Tag Archives: marshmallows

Marshmallow Book

Take this book to your next picnic!

Dip marshmallow type into edible ink and press into graham crackers to write your own messages! Even write your own book?

Well, ok, the marshmallow letters are actually etched onto the marshmallow using a laser. And the message in the graham crackers is also burned in by a laser. And there’s no edible ink here. But hey, it Looks like it’s typeset!

marshmallowBook

This idea came to be while being silly with my silly friend Pati, who was also helping organize a BABA show at Olive Hyde Gallery. she mentioned the show coming up and asked if I had anything new.

“Well, I have this bag of leftover marshmallows from another project that I’m trying to use up in some clever way.”

I don’t remember who said what next but within seconds we had marshmallow type and graham cracker message book that any loose book arts person would laugh at.

Ok, I’ll make it for the show. Coming up in two weeks. Sounds simple enough.

Heh heh …

The reason I even started documenting this silly trip was because of the first several things which did go wrong.

First, I needed to make a jig to hold the marshmallows in place for lasing. I took measurements of various contorted mini marshmallows through the bag and decided a half inch circle would be fine.

During my first laser session which I thought would be all I’d need, I cut the first jig and found I had to twist the marshmallows into the holes. Some didn’t go so well. They tore open at the sides. I was surprised at how hard it was to squeeze a marshmallow into a slightly smaller rounded space. I decided I’d have to build a new jig with holes of 0.6 inches in diameter and come back for another laser session.

I experimented with putting the text on the marshmallows just to see if that was going to work. Somehow my letters, even though they were built on top of the circles, were not spaced properly and would miss anything close to the center of the mallows. Somehow I had screwed up passing the right size of my Adobe Illustrator file to Photoshop.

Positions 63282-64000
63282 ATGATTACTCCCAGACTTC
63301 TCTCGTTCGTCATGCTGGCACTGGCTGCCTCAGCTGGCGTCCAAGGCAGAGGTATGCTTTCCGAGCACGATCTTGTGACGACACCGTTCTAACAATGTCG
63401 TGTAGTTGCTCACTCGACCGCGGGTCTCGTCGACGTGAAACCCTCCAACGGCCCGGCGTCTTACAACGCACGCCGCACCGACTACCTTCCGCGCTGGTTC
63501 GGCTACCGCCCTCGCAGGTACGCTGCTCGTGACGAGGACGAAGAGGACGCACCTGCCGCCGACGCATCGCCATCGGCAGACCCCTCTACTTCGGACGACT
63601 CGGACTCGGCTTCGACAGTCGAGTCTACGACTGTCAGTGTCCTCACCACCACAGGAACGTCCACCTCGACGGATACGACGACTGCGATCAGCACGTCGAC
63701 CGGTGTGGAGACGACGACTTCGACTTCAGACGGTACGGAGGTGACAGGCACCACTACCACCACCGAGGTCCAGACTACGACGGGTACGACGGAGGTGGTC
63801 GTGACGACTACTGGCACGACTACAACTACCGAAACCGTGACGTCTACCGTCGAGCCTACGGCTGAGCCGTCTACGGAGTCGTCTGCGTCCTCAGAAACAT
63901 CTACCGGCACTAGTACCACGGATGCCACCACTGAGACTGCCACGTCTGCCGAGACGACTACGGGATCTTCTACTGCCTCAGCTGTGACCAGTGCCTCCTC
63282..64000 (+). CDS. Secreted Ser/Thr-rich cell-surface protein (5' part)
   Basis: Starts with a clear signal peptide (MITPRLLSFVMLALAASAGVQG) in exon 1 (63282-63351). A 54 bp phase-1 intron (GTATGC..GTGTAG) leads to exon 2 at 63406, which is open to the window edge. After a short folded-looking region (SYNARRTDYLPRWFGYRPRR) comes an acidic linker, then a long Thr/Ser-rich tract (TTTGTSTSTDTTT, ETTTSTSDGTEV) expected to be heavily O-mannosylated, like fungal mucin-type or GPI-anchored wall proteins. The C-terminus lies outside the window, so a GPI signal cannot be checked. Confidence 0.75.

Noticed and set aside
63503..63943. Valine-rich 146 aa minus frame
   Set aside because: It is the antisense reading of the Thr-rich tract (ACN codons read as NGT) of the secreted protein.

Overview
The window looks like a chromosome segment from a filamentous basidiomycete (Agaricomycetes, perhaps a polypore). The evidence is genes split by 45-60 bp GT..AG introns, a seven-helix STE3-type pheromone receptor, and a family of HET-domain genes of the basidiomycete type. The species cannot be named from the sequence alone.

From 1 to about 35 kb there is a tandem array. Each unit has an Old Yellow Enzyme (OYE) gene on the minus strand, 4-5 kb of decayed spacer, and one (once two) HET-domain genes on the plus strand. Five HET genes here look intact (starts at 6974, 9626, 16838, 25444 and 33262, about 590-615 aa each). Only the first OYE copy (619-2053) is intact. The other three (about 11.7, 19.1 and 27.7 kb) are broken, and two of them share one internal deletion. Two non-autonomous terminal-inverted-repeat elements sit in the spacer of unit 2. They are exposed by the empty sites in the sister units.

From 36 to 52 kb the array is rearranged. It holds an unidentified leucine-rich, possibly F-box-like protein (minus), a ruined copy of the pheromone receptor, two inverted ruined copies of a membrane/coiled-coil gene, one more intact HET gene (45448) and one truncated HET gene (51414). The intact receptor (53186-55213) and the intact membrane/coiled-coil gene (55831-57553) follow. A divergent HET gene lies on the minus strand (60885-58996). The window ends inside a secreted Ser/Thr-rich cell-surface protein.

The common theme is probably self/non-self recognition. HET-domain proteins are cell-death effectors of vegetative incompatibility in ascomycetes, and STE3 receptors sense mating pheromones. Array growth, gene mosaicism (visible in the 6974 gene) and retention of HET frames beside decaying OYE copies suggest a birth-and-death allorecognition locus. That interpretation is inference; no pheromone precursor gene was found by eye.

Then there was the soot left on the edges of the jig from laser cutting that got all over the marshmallow. I made a note to clean the next version of the jig.

 

marshmallowBook

Cutting next jig design

 

marshmallowBook

Last few circles

 

marshmallowBook

Pop the holes out

I tried cleaning the jigs with a cloth but it got too tedious and the jigs were bending. then it hit me – a dirty sided marshmallow looks more authentic as a piece of type. love that serendipity.

marshmallowBook

Gee, mini marshmallow quality control ain’t what it used to be.

Well, honestly, I don’t think I ever knew what mini marshmallow QC was like. I’m happy to admit I never had a project that required me to pay attention to them at this level.

 

marshmallowBook

Three jigs cut identically out of three pieces of cardboard gave the height needed to hold the marshmallows.

But I forgot to put something underneath to hold the marshmallows from falling through. I thought they’d all stick to the sides enough.

 

marshmallowBook

Refilling the jig again with marshmallows – and a piece of cardboard underneath.

 

marshmallowBook

Mini m’s getting lased.

 

marshmallowBookoohhh … the p is smokin’.

Unconsciously, I had high precision expectations of getting every letter set perfectly oriented on each marshmallow. The first run showed me there was more slop in marshmallow shape and jig placement than I was going to be able to apply my perfectionistic ways to this project successfully in the few days left to create it. Was that a sentence? I had to back way off and just be happy if the letter or number or punctuation mark looked convincingly enough like what I was aiming for.

Should I admit that as I was building the set of type, I sat there for many minutes trying to remember all the special characters I could put in there. I’d draw a few, then stare out into space. Finally, at some point my eyes fell on my keyboard and I was saved. Angels sang. well, actually, my angels, newly relieved, went back to their gin and 5 card stud.